12 April, 2018
Pope Francis has admitted he made "grave mistakes" in dealing with reports of sexual abuse by clergy members in Chile.
The leader of the Roman Catholic Church discussed his concerns in a public letter.
He said he felt, in his words, "pain and shame" in an unusual letter released on Wednesday.
In this photo dated Wednesday, April 11, 2018, Pope Francis arrives in St.Peter's Square at the Vatican for his weekly general audience. An extraordinary letter published Wednesday April 11 said the Pope had made "grave mistakes" in dealing with an abuse crisis in Chile. (AP Photo/Andrew Medichini)
In the letter, he called Chile's church leaders to Vatican City for an emergency meeting to discuss the issue.
Francis also invited abuse victims he had once doubted to come to Rome to seek their forgiveness personally.
He said a lack of "truthful and balanced information" was the reason that he strongly defended Bishop Juan Barros.
Barros has been linked to a priest accused of abuse, Reverend Fernando Karadima.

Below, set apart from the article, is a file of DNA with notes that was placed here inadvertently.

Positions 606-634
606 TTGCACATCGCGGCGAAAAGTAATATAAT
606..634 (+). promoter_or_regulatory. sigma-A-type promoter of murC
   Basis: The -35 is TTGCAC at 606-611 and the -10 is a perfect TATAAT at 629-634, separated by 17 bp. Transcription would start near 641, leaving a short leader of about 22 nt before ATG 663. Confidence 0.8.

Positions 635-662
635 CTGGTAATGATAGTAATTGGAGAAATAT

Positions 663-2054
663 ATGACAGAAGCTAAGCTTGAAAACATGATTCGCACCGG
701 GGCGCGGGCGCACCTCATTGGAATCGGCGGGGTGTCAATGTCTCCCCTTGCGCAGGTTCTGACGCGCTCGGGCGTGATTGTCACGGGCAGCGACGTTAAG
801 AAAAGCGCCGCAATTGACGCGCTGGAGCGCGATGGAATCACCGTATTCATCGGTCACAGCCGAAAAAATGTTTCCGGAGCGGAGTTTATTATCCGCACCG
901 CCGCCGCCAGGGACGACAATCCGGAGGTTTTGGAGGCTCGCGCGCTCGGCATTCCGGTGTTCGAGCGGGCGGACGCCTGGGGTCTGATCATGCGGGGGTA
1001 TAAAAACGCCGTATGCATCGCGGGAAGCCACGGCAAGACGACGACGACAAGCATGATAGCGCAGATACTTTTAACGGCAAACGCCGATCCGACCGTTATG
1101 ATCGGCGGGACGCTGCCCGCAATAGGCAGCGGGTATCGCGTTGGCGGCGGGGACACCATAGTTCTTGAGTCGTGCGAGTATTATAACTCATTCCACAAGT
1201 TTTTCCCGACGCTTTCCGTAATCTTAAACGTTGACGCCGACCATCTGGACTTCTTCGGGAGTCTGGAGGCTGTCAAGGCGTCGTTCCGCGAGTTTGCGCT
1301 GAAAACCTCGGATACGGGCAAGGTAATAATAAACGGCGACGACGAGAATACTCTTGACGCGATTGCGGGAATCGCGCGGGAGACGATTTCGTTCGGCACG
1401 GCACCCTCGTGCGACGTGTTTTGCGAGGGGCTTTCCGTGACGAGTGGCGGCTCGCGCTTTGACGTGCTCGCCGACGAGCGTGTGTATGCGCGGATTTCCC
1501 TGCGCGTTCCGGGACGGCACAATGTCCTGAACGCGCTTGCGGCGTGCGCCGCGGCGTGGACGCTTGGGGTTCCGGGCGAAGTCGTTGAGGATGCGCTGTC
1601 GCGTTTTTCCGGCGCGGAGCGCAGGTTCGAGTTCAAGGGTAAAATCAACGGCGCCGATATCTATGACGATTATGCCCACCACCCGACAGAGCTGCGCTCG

During his visit to Chile in January, Francis voiced support for Barros. Victims had accused Barros of witnessing and ignoring their sexual abuse.
In Chile and on his return trip to Rome, Francis accused the victims of "calumny," or making false statements in order to hurt someone's image. He also said they should present "proof" of their claims. He said he had twice rejected Barros's resignation.
"I am convinced he is innocent," Francis said at the time.
One of the Vatican's most experienced sexual abuse investigators went to Chile to find out more. Archbishop Charles Scicluna of Malta later presented Francis with a 2,300-page report on the issue.
Francis wrote his letter after receiving the report. The letter does not discuss the future of Barros.
In a statement, three victims said they appreciated Francis's request for forgiveness. They said they were considering his invitation. They also said they would continue fighting for payment and forgiveness "until zero tolerance about abuse and cover-up in the church becomes a reality."
I'm Mario Ritter.
Smita Nordwall reported this story for VOA News. Mario Ritter adapted it for VOA Learning English. Ashley Thompson was the editor.
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Words in This Story
grave –adj. very serious
convinced –adj. to be completely certain of something
appreciate –v. to be grateful for something
tolerance –n. willing to accept something